Chloé Valdary

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Chloé Valdary
Chloe.Valdary.jpg
NationalityAmerican
EducationUniversity of New Orleans
OccupationWriter, entrepreneur, lecturer
Known forSocial commentary; founding Theory of Enchantment

Chloé Simone Valdary is an American writer and entrepreneur whose company, Theory of Enchantment, teaches social and emotional learning in schools, as well as diversity and inclusion in companies and government agencies.[1]

Early life and education[edit]

Valdary grew up in New Orleans, in a family that belonged to the Seventh-Day Sabbatarian Christian Intercontinental Church of God.[2] In 2015, Valdary graduated magna cum laude from the University of New Orleans, earning a BA in international studies.[3]

Career[edit]

Valdary founded a pro-Israel student group, Allies of Israel, while a student at the University of New Orleans.[4][5][6] Over the years, she has participated in debates where she represented the Zionist perspective[7] and is from a Zionist school of thought akin to Rudy Rochman.

Before 2015, she served as a Robert L. Bartley Fellow and Tikvah fellow under journalist and political commentator Bret Stephens at The Wall Street Journal.[8][9] In addition to The Wall Street Journal,[10] Valdary has written articles for The New York Times[11] and The Atlantic magazine.[12]

Valdary has also criticized Critical Race Theory, asserting that it fails to truly capture human complexity and oversimplifies reality.

Theory of Enchantment[edit]

Theory of Enchantment (ToE) is a conflict-resolution program developed by Chloé Valdary that combines social & emotional learning, character development, and interpersonal growth.[13][14] Characterized as a "compassionate antiracism" (contrast to such philosophies as those of Robin DiAngelo), it is based on three fundamentals called the "Theory of Enchantment Three Principled Practice":[15]

  1. "Treat people like human beings, not political abstractions;"
  2. "Criticize to uplift and empower, never to tear down, never to destroy;" and
  3. "Root everything you do in love and compassion."

This practice uses the study of pop culture and literary texts by seminal writers and thinkers, which includes such materials as popular films, songs, books, and essays.[14]

The program is divided into parts, each with their own relevant pop cultural materials and tasks for the student:[14]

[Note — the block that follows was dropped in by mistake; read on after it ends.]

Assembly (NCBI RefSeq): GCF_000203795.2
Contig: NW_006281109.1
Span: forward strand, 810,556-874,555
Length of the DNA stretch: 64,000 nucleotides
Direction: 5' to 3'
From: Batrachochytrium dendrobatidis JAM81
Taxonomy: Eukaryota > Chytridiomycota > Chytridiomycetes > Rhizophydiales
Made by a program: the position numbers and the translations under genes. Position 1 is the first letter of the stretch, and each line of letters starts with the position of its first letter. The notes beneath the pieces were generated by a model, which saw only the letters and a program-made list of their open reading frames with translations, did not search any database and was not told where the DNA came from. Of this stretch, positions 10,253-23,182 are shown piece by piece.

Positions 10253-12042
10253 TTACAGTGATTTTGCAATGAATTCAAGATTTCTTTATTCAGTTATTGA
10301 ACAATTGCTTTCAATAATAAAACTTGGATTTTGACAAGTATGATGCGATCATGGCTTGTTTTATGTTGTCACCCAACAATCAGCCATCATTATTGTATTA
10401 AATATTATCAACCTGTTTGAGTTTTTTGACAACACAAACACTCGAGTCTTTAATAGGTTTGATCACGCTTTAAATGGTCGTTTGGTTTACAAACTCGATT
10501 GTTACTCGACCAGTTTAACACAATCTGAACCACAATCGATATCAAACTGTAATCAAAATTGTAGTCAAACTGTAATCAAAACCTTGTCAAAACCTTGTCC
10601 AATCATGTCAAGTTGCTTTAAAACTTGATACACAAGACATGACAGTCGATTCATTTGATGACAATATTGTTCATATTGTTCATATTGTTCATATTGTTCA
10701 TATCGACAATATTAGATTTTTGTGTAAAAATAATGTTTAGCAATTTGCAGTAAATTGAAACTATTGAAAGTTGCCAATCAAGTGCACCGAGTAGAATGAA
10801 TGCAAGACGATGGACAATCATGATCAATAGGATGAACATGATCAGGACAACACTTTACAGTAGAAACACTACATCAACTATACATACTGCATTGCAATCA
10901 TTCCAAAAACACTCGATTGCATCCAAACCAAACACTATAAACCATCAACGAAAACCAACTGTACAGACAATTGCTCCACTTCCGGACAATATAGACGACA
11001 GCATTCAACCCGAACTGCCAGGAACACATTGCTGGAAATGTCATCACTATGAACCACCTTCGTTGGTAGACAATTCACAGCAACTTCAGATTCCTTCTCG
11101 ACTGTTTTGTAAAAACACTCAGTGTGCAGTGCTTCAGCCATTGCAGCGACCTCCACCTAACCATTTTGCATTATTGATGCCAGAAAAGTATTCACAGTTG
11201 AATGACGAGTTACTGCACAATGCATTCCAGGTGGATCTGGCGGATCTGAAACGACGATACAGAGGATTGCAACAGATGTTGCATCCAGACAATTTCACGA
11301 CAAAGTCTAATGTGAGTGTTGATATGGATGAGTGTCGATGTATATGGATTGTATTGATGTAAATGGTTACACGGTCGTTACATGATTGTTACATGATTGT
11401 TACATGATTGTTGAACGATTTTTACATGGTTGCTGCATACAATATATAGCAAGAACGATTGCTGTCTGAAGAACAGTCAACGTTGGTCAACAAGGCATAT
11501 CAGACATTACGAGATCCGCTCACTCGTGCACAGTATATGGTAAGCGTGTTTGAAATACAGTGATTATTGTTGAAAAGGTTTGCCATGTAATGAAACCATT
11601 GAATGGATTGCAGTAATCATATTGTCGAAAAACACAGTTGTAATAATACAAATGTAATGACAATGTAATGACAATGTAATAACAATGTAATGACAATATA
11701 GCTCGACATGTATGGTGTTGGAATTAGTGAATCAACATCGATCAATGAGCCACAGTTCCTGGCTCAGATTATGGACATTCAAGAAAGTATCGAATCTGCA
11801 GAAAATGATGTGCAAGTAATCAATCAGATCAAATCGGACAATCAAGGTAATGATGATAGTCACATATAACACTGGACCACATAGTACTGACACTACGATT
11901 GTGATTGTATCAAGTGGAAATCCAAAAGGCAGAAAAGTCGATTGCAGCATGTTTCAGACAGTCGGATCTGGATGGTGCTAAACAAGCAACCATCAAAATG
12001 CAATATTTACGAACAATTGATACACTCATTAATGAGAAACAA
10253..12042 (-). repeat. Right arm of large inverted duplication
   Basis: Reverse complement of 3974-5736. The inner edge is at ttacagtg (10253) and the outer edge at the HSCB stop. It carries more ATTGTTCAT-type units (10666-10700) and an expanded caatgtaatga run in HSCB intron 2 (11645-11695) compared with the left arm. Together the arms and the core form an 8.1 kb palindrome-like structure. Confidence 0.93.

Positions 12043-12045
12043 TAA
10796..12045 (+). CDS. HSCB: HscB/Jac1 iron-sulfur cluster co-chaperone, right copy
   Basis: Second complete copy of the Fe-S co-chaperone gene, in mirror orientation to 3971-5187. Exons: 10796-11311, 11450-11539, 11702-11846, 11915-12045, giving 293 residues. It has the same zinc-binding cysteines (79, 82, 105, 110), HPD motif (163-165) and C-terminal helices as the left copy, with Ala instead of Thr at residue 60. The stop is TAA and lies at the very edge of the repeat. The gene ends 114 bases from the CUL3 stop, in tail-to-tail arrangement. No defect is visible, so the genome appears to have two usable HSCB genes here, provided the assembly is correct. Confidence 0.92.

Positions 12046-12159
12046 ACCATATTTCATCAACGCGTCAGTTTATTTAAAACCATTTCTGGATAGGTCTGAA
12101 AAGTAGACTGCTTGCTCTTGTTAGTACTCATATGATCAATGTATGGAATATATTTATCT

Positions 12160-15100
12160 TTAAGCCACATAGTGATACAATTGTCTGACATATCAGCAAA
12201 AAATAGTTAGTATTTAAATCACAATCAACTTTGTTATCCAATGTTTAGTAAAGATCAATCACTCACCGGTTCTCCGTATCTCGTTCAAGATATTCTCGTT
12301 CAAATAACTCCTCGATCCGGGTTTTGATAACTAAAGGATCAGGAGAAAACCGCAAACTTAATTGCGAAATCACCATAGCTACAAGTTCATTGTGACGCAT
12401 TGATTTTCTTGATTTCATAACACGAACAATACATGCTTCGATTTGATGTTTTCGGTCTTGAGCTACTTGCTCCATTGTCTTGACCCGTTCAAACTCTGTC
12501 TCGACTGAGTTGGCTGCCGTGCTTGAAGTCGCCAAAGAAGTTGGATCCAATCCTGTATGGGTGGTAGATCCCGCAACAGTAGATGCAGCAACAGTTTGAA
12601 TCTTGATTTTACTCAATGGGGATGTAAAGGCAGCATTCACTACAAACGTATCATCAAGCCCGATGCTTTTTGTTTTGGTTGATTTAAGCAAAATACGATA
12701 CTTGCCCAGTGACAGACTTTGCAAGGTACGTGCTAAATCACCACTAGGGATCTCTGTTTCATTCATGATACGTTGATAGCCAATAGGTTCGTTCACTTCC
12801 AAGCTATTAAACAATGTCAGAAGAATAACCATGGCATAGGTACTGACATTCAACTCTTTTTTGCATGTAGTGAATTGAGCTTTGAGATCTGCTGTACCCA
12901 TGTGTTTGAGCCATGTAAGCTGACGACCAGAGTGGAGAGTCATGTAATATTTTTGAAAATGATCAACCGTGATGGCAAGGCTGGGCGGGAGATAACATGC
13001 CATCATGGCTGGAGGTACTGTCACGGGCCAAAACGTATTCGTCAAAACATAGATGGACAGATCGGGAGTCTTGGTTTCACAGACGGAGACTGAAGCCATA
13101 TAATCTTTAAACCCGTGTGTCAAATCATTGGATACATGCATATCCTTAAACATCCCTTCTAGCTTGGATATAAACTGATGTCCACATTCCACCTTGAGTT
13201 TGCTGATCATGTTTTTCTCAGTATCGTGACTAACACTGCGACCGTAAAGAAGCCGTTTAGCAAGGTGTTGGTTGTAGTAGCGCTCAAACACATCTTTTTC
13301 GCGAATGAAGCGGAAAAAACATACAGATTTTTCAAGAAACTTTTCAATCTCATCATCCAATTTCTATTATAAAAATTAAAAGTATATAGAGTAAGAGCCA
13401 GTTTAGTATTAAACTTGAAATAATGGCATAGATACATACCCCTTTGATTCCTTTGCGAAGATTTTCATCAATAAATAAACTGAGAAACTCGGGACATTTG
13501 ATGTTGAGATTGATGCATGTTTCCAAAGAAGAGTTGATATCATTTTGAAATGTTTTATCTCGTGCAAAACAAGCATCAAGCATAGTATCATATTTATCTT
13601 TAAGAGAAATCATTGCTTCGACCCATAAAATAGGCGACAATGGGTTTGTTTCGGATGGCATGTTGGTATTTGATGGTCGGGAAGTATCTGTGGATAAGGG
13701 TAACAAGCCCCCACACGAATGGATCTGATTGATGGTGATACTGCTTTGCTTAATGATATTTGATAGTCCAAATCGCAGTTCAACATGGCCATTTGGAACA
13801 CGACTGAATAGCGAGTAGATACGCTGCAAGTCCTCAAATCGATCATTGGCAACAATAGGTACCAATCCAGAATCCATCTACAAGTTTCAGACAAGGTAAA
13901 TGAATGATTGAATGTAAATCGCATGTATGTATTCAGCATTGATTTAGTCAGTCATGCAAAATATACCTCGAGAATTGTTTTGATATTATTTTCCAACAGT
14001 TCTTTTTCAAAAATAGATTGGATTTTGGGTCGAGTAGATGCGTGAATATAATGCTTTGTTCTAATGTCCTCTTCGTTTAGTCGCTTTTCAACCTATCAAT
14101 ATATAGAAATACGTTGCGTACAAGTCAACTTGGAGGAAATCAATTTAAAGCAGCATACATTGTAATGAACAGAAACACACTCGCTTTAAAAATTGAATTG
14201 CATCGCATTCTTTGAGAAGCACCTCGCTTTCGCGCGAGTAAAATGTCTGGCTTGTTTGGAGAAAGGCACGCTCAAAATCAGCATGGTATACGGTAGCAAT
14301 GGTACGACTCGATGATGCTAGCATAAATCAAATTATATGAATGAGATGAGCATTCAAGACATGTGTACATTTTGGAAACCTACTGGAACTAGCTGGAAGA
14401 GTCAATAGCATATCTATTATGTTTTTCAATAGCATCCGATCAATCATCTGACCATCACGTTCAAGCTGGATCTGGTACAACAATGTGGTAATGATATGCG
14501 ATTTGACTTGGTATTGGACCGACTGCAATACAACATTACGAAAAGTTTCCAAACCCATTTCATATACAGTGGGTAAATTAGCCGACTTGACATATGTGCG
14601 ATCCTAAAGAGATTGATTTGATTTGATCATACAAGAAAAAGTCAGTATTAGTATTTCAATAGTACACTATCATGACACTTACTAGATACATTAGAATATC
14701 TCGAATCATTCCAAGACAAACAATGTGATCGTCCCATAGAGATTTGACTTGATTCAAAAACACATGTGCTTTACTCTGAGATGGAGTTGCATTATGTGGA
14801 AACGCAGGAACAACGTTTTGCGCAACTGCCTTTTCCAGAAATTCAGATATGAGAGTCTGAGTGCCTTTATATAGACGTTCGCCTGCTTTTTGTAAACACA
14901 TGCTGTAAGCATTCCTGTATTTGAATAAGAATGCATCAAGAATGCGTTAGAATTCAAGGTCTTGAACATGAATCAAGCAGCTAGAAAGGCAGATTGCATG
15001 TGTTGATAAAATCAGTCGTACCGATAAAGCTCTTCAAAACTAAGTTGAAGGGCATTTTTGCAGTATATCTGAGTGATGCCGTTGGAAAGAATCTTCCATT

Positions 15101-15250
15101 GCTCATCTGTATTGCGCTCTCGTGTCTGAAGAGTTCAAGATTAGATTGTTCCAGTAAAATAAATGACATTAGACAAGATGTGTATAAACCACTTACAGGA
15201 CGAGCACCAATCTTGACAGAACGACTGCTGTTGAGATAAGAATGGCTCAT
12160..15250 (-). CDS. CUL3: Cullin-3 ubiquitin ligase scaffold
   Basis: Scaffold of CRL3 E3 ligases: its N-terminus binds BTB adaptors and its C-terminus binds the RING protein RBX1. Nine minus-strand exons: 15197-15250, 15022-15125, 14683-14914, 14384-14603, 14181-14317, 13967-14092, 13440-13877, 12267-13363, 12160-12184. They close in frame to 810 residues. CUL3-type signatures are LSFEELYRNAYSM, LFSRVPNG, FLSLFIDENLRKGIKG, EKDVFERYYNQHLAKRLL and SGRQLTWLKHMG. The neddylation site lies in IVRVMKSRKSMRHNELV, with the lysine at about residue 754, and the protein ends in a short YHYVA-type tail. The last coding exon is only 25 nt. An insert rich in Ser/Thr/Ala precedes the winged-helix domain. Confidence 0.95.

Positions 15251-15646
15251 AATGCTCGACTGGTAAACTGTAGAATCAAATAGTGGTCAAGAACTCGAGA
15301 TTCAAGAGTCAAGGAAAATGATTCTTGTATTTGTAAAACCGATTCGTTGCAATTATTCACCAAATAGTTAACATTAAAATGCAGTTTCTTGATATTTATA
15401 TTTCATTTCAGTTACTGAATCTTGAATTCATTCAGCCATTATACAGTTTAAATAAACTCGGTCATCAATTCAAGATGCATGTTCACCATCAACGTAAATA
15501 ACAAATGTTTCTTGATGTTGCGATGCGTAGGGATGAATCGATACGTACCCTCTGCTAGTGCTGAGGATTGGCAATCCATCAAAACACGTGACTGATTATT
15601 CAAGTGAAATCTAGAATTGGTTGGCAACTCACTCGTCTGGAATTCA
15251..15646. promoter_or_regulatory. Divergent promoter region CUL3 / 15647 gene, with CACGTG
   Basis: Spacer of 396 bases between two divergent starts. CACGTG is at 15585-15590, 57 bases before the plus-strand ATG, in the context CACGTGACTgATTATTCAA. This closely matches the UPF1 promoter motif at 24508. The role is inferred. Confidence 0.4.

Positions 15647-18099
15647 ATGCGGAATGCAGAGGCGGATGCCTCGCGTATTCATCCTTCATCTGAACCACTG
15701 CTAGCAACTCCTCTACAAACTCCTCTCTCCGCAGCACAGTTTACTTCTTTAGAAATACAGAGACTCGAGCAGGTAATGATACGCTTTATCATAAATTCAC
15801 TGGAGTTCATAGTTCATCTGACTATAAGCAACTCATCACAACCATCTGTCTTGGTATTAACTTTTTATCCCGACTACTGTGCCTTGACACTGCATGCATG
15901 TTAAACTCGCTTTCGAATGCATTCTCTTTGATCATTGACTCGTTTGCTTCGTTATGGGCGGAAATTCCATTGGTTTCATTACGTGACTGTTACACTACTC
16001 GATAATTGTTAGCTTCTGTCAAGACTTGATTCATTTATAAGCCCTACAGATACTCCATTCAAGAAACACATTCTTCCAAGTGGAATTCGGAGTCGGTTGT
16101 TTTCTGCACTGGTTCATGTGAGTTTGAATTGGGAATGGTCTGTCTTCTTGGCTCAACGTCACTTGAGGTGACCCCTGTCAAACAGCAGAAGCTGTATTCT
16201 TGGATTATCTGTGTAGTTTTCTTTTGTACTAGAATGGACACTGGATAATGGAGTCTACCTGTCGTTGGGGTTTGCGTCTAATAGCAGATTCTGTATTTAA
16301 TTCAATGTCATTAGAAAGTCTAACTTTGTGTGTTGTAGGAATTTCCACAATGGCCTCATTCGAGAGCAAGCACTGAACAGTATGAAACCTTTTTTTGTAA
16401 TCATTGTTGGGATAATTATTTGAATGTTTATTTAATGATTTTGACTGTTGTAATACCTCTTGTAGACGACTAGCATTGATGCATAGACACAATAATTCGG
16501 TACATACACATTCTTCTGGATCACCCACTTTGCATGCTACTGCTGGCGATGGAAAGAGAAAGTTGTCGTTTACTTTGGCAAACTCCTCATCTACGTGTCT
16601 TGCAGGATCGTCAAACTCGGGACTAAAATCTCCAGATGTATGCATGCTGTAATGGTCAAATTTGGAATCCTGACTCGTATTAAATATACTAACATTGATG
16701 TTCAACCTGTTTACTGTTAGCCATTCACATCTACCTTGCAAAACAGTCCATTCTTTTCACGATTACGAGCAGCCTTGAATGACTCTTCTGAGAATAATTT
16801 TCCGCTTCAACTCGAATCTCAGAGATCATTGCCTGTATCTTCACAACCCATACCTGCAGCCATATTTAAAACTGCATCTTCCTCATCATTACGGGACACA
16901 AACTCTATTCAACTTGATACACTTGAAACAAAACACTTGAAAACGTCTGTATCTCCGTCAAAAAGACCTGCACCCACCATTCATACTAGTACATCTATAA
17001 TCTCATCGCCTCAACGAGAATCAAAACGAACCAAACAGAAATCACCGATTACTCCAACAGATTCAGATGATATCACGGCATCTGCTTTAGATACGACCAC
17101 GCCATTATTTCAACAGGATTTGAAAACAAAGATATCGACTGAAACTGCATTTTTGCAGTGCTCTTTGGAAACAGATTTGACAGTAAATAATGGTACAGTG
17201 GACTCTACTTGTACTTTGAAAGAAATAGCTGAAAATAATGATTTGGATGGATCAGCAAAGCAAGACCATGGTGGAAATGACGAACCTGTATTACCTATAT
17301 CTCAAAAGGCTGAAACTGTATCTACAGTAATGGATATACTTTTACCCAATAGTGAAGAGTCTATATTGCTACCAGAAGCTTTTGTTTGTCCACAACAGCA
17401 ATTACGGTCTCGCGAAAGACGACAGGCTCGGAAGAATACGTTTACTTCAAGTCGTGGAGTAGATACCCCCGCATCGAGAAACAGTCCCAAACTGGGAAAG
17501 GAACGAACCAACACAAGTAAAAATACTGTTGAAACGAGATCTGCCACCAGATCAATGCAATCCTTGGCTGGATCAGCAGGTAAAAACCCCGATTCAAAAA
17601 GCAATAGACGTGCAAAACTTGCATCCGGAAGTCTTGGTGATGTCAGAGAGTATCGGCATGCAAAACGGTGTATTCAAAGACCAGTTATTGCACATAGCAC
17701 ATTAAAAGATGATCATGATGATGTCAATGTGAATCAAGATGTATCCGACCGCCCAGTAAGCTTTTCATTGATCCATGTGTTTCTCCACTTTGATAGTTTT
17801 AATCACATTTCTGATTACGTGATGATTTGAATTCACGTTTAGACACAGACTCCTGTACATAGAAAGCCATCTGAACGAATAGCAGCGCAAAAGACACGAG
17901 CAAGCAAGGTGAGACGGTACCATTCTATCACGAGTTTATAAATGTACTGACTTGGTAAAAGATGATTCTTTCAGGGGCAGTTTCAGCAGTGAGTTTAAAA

1. "Complexity in one's self" — understanding and contemplating one's "internal complexity." Materials for this can include:
  2. "Complexity in one's neighbor" — learning how to be in a healthy relationship with others. Materials for this can include:
  3. "The purpose of criticism" — understanding that criticism "should be rooted in positive intent and personal edification." Materials for this can include:
  4. "The role of love" — understanding that "ToE is a practice in love both for one's self and for one's neighbor." Materials for this can include:

References[edit]

  1. ^ Valdary, Otis Houston interviews Chloé (12 December 2019). "Back into the Fold: An Interview with Chloé Valdary". Los Angeles Review of Books. Retrieved 2020-02-12.
  2. ^ "Back into the Fold: An interview with Chloé Valdary". LA Review of Books. 12 December 2019. Retrieved 12 February 2020.
  3. ^ Lipinski, Jed (May 21, 2015). "UNO to award degrees to more than 900 students at Friday commencement". The Times-Picayune. Retrieved June 3, 2018.
  4. ^ "Chloé Valdary". The Daily Beast. Retrieved 28 October 2014.
  5. ^ "Non-Jewish New Orleans University Sophomore Creates "Allies for Israel"". The Algemeiner. 1 February 2013. Retrieved 28 October 2014.
  6. ^ Marcus, Lori Levanthal (14 January 2013). "African-American student starts Pro-Israel Group in New Orleans". The Jewish Press. Retrieved 28 October 2014.
  7. ^ "YouTube". www.youtube.com. Retrieved 2021-05-10.
  8. ^ JNS (August 18, 2015). "Documentary on Campus Anti-Semitism Draws Big Crowd Near Chicago". Jewish Business News. Retrieved November 14, 2015.
  9. ^ Paresky, Palema (2019-11-09). "Chloé Valdary Disagrees". Psychology Today. Retrieved 2020-07-21.
  10. ^ Valdary, Chloé (July 29, 2015). "An Unwelcome Palestinian Reformer". Wall Street Journal.
  11. ^ Valdary, Chloé (2017-08-22). "Opinion | Why I Refuse to Avoid White People". The New York Times. ISSN 0362-4331. Retrieved 2020-02-12.
  12. ^ Valdary, Chloé (2017-09-28). "There's No Single Explanation for Trump's Election". The Atlantic. Retrieved 2020-02-12.
  13. ^ "Meet the founder". Theory of Enchantment. Retrieved 2021-06-02.{{cite web}}: CS1 maint: url-status (link)
  14. ^ a b c "About". Theory of Enchantment. Retrieved 2021-06-02.{{cite web}}: CS1 maint: url-status (link)
  15. ^ https://theoryofenchantment.com/